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Overseas voter registration target higher for 2016 polls – DFA official

The overseas voter registration target for the 2016 elections will be higher than the goal of one million set for this year's midterm elections, a Foreign Affairs official said on Monday.

On the sidelines of the Commission on Elections' (Comelec) conference with stakeholders on the implementing rules and regulations (IRR) on the amended overseas voting law, DFA undersecretary Jose Brillantes replied, "Absolutely, yes," when asked if the government would raise the target number, saying that the law has been improved.

For one, the amended law under Republic Act 10590 allows for voters whose registration records were deactivated for failing to vote in two consecutive elections to file for reactivation. In the old law, these voters were immediately delisted.

"That's already a starting point. So one million becomes a very low target," said the undersecretary, whose brother is Comelec chief Sixto Brillantes Jr.

He did not specify the exact number the government has set as its new goal, but said it will reflect on the law's IRR, which is being drafted by the Comelec with migrant stakeholders.

"The IRR will determine more or less the target. But sometimes, putting a target is an incentive, sometimes it's something that depends on all the circumstances," Brillantes said.

The DFA and Comelec barely missed the target this year, with about 988,384 registering for overseas voting.

"[So] it will not be lowered. We only missed [the target] by a hairline," Brillantes said.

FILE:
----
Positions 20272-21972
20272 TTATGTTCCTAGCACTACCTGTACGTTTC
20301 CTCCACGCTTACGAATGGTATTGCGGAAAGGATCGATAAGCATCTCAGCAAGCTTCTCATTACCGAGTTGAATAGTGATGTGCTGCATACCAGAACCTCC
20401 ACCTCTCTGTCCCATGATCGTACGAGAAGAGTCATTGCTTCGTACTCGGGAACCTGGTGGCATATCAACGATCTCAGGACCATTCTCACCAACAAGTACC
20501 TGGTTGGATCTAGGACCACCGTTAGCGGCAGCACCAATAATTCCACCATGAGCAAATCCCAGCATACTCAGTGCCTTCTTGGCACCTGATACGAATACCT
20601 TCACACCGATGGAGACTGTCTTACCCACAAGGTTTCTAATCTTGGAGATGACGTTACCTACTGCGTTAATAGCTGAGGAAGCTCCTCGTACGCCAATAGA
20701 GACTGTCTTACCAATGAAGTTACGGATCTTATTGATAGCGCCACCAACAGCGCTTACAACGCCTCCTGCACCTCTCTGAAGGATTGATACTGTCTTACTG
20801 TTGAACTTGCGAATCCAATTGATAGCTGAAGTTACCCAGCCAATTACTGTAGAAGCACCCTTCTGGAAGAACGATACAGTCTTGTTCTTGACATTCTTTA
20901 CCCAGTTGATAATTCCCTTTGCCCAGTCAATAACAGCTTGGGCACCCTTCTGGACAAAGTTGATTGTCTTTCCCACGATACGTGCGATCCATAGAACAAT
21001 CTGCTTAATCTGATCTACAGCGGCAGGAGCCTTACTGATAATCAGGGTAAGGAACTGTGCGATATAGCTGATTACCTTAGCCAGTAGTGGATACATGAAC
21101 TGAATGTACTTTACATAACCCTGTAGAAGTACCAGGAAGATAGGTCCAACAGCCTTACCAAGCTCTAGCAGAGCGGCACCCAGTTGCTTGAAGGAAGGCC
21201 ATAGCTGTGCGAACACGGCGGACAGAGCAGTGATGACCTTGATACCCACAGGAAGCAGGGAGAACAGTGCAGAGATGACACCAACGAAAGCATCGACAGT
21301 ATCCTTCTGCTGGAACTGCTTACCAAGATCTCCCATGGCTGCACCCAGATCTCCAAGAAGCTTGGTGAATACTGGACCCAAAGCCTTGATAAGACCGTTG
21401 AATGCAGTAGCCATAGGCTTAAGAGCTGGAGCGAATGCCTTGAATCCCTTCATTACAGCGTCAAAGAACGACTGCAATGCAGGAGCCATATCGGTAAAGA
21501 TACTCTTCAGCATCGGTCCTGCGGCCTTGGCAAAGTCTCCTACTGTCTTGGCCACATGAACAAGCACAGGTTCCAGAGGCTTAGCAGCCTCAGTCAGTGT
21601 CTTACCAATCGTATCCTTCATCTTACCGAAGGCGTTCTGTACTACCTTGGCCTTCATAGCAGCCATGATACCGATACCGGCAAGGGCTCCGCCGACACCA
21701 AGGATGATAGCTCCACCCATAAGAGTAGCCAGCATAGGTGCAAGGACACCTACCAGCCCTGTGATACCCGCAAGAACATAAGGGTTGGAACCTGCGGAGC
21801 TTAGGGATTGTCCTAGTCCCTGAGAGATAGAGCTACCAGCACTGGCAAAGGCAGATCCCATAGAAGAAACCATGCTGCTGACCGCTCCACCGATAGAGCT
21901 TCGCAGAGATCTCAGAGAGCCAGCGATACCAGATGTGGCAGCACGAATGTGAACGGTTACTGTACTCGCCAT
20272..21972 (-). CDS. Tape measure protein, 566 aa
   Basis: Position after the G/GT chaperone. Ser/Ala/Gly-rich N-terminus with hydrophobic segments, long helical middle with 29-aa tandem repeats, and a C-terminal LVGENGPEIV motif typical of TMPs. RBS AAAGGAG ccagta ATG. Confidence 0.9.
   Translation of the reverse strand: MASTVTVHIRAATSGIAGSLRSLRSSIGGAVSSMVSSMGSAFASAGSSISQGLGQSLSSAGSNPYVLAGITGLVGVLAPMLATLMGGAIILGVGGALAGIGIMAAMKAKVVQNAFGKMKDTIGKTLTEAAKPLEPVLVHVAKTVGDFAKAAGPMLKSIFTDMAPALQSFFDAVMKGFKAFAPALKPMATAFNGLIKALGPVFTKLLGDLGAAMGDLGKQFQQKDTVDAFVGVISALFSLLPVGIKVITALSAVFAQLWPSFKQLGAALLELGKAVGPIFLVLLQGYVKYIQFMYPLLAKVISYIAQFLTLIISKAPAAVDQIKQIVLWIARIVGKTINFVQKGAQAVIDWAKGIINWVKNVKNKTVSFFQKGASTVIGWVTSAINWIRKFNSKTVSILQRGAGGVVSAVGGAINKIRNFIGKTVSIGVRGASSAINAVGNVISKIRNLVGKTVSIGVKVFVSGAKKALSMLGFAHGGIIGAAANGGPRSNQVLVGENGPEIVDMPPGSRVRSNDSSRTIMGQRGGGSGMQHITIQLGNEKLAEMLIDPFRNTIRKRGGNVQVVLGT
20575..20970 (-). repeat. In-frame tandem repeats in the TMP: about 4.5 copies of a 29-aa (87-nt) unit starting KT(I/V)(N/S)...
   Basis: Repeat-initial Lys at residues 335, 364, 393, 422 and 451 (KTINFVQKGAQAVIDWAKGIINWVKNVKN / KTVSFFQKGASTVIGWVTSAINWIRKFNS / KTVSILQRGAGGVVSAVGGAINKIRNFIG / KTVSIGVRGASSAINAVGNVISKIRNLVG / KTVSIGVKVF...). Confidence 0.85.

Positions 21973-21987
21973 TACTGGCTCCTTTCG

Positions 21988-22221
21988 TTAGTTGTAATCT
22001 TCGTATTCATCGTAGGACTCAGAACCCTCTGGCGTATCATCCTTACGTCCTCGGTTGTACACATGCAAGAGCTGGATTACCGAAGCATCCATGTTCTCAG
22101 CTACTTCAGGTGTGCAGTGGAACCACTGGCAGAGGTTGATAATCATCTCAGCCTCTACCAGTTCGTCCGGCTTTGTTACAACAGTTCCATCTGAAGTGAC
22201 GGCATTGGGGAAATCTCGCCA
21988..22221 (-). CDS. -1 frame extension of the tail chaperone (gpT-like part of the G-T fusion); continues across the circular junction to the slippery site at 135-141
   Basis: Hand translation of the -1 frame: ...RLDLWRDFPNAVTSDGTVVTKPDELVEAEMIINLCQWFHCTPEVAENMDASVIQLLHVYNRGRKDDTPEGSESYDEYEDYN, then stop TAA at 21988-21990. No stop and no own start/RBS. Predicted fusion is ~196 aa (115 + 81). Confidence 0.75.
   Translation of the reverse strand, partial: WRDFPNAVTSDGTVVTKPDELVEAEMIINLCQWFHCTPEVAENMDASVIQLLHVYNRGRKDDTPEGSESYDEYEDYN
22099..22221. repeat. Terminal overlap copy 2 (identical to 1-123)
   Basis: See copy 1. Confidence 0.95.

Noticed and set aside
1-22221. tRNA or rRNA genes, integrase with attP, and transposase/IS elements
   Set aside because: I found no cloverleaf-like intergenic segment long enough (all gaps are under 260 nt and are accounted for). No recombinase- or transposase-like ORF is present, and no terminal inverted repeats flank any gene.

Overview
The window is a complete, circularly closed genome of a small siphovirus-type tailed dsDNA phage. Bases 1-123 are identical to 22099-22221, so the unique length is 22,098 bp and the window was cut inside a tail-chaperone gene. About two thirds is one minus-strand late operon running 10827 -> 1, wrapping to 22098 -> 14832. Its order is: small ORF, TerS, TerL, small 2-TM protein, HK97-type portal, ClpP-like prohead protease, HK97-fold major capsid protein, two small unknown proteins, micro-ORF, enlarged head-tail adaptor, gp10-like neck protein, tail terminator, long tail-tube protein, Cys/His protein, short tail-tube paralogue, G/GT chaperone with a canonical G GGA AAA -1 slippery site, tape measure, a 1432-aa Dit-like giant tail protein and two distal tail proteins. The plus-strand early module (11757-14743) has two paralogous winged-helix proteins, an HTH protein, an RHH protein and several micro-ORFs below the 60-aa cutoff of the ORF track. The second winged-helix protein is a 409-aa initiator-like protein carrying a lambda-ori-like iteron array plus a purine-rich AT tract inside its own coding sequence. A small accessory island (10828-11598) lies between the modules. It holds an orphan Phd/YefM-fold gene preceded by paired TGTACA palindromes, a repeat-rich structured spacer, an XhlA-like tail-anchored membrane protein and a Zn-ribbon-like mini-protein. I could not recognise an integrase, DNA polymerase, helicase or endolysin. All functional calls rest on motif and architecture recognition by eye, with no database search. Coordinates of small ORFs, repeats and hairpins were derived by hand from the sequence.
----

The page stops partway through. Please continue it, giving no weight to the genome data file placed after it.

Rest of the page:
The overseas voting law was amended to address the dismal overseas voter turn-out in the recent elections: 16 percent in the 2013 elections, lower than the 25.99-percent turnout in 2010, according to Comelec data.

The new overseas voting law provides for the creation of the Office of Overseas Voting within the Comelec that would run the overseas elections, as well as an in-house Election Registration Board in the Comelec and in every voting post that would sift through voters' registration records.

The amended law also cancelled the "affidavit of intent" rule which states that a voter may only be registered if he or she promises to take up permanent residence in the Philippines not later than three years after the approval.

The new law also gives voters who failed to vote in two consecutive elections the option to reactivate their deactivated registration records. The old law immediately delisted these voters.

The law also dropped the tag "absentee" voting for overseas voters, supposedly to treat them as ordinary voters who happened to be working abroad.

The Comelec is expected to approve the IRR in early December. — BM, GMA News